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by James Arnold

Crouching Misfortune, Hidden Opportunity


CAST AWAY (A-2, PG-13) rethinks the Enoch Arden story, in which a shipwreck survivor returns after many years to his beloved and finds her happily married to another man. The story has been filmed many times. On its own it is both romantic and tragic (or hilariously comic, as in My Favorite Wife with Cary Grant and Irene Dunne). This poignant Y2K version glows in the detail and humanity provided by star Tom Hanks and his Forrest Gump director, Robert Zemeckis.

Hanks is Chuck Noland, an intense, Memphis-based FedEx executive obsessed with saving minutes on delivery schedules. He is robbed of four years in his life when a harrowing company plane crash deposits him on a deserted South Pacific island.

Most of the film is Chuck alone in the wild, acting out with wit and patience his survival in a virtual prehistoric setting. He’s ready to use whatever opportunity washes up on shore, make fire, kill fish and crabs, paint the walls of his cave and build a raft that will navigate the pounding surf.

Chuck doesn’t seem to be a religious man, but he’s compassionate and kind, which makes us root for him. Despite his courage, he considers suicide. He keeps hope alive with two objects: “Wilson,” a volleyball he humanizes into a silent companion, and a gold heirloom watch (time symbol), a gift from his fiancée, Kelly (Helen Hunt). When Chuck returns, he discovers that Kelly is happily married to somebody else.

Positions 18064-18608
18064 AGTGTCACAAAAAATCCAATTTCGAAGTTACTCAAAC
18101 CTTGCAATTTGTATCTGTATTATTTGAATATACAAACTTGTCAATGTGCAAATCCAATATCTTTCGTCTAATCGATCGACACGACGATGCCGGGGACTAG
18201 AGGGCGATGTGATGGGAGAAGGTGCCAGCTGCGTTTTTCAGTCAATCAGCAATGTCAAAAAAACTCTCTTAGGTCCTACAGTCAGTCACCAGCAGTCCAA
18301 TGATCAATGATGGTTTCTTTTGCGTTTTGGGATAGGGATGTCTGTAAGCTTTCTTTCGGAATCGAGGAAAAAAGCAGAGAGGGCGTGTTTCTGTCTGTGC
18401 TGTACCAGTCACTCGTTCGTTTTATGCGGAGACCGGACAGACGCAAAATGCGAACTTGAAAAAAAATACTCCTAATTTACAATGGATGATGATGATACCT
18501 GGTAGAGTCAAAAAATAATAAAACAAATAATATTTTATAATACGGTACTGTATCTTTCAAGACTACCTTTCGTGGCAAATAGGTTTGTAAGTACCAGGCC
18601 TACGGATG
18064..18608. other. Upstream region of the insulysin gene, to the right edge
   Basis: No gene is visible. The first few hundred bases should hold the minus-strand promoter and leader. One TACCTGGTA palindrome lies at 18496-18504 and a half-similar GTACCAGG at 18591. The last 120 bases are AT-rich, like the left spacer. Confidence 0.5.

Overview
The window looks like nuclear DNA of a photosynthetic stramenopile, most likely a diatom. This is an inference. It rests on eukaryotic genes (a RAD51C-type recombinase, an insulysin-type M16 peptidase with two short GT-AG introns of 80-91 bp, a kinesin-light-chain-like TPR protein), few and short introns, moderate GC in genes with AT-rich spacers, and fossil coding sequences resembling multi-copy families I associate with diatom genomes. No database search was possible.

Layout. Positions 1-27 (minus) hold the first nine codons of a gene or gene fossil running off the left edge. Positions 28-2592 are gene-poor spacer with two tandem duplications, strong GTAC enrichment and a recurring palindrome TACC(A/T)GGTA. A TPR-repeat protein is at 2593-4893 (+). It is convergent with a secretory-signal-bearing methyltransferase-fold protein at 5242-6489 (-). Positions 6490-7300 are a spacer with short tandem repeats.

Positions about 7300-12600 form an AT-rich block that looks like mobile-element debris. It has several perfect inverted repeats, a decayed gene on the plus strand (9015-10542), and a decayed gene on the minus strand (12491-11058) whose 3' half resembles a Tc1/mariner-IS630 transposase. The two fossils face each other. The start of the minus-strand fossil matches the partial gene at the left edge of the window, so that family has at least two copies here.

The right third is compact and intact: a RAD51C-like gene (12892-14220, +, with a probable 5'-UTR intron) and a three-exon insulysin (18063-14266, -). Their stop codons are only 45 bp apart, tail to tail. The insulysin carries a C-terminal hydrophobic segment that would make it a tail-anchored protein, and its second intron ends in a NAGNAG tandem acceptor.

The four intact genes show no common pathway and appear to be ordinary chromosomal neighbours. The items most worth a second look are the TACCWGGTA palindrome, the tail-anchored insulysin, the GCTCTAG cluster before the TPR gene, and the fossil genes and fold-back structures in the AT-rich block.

Hanks and Hunt make the film hurtful and almost credible. But in some scenes Zemeckis and writer William Broyles work too hard to make the audience feel good. Classic tale, while ultimately a strain, is much fun along the way; solid entertainment for youth and adults.


CROUCHING TIGER, HIDDEN DRAGON (A-3, PG-13) is also a romance but with an immense “Wow!” factor. This return to his Taiwanese roots by director Ang Lee (The Ice Storm) is a martial-arts swashbuckler designed to seduce audiences of all ages with its miraculous mano a mano combats (bouncing on treetop branches, skittering over roof-tops like flying squirrels) and exotic Chinese locales. This mythic adventure has a Star Wars-in-Asia sort of feeling.

Lee won a Golden Globe Award for his direction of this action film in which three of the five major characters are women with in-your-face athletic fighting capability. There are also three or four major love stories, two with poetic, heart-cracking, transcendent endings, all set to subtle, classical Chinese music.